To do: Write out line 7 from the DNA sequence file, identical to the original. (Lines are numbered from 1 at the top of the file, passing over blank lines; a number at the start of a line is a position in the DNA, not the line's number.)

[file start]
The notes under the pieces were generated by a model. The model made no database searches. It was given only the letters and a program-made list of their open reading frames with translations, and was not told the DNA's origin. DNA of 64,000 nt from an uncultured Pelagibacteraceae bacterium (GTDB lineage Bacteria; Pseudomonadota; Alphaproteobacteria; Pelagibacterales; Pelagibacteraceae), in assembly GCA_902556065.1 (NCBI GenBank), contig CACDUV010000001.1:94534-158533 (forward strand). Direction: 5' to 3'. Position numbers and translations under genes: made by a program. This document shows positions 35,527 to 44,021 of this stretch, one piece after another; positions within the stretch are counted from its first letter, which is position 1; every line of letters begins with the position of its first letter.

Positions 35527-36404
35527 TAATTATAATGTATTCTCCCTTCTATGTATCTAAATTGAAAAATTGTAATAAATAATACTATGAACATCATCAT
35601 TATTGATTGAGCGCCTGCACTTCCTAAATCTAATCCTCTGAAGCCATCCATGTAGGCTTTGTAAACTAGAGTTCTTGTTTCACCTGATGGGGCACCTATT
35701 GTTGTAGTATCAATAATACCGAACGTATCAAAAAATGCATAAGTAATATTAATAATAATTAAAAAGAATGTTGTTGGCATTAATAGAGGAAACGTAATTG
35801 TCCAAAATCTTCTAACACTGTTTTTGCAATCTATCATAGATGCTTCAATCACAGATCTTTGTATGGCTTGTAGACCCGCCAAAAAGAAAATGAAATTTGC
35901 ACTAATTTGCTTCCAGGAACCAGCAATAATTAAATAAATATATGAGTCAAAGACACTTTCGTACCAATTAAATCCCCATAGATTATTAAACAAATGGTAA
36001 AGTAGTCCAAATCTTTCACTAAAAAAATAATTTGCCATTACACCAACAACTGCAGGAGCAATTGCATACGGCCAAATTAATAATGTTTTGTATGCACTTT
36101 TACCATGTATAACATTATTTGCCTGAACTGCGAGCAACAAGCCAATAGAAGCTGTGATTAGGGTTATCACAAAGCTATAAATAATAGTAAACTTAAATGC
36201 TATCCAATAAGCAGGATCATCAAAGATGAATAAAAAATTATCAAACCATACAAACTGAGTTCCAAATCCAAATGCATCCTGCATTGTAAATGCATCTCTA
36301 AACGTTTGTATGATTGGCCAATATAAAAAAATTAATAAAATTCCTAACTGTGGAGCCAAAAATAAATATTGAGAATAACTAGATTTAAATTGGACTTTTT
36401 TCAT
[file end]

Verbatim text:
35901 ACTAATTTGCTTCCAGGAACCAGCAATAATTAAATAAATATATGAGTCAAAGACACTTTCGTACCAATTAAATCCCCATAGATTATTAAACAAATGGTAA